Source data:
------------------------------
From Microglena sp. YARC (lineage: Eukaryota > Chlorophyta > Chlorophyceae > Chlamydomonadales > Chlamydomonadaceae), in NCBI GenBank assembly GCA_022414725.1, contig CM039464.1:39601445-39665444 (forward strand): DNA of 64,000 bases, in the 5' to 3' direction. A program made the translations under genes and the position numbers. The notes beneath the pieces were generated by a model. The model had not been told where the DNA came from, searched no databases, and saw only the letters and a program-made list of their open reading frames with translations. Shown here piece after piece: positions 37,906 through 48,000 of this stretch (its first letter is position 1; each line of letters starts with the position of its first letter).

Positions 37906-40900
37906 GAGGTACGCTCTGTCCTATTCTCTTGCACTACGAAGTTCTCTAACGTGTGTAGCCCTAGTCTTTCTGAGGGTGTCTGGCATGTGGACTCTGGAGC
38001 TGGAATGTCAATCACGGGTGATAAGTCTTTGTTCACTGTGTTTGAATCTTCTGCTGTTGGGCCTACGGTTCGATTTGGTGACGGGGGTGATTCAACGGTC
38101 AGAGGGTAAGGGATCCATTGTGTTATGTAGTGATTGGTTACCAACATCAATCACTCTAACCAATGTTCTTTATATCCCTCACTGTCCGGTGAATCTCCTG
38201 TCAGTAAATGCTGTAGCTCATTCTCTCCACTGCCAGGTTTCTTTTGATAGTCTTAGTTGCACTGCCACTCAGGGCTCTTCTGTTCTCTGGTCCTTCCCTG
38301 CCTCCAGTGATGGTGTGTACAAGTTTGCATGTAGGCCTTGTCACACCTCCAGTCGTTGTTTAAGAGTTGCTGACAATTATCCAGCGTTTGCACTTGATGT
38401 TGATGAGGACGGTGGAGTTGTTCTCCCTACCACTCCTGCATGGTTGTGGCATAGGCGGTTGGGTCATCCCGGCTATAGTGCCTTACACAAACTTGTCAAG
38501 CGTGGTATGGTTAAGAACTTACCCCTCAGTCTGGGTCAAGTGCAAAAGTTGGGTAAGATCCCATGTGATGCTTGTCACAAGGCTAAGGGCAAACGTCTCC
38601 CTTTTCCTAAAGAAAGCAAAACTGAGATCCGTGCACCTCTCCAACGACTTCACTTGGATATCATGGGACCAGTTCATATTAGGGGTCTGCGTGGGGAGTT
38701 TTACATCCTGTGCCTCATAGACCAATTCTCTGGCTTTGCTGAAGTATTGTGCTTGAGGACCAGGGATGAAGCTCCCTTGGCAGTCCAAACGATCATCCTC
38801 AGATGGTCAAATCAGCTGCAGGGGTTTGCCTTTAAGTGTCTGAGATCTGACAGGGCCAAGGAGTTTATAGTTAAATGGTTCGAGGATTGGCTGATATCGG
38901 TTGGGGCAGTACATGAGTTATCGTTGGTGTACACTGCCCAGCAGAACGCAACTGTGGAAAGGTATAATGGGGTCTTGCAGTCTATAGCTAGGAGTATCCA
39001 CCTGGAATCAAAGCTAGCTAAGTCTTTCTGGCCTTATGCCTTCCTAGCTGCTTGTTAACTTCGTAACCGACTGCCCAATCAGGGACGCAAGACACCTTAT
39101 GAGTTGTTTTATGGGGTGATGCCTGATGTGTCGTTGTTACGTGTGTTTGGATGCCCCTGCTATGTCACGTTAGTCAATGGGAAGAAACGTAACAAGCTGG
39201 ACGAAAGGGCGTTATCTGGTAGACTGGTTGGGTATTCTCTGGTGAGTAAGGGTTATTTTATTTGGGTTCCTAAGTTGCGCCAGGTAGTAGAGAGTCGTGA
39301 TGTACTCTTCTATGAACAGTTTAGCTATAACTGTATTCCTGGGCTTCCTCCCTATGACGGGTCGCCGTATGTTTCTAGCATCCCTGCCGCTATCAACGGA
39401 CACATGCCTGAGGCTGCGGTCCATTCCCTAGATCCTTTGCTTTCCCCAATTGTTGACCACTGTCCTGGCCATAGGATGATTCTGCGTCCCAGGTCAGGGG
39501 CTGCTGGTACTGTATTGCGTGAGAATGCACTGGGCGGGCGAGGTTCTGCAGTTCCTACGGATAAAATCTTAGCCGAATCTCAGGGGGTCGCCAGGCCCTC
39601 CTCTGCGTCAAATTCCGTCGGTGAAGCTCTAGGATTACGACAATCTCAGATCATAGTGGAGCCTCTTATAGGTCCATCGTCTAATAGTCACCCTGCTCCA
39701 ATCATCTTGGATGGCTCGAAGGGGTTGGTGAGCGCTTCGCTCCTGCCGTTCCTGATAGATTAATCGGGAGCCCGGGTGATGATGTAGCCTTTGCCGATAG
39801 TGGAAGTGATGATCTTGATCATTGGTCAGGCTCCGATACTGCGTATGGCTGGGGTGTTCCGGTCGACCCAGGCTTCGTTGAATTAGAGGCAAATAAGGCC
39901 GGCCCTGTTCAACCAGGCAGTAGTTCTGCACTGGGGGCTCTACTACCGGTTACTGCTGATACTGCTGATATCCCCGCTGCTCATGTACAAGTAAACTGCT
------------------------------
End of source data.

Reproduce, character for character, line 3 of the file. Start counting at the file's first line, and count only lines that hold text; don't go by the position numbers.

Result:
37906 GAGGTACGCTCTGTCCTATTCTCTTGCACTACGAAGTTCTCTAACGTGTGTAGCCCTAGTCTTTCTGAGGGTGTCTGGCATGTGGACTCTGGAGC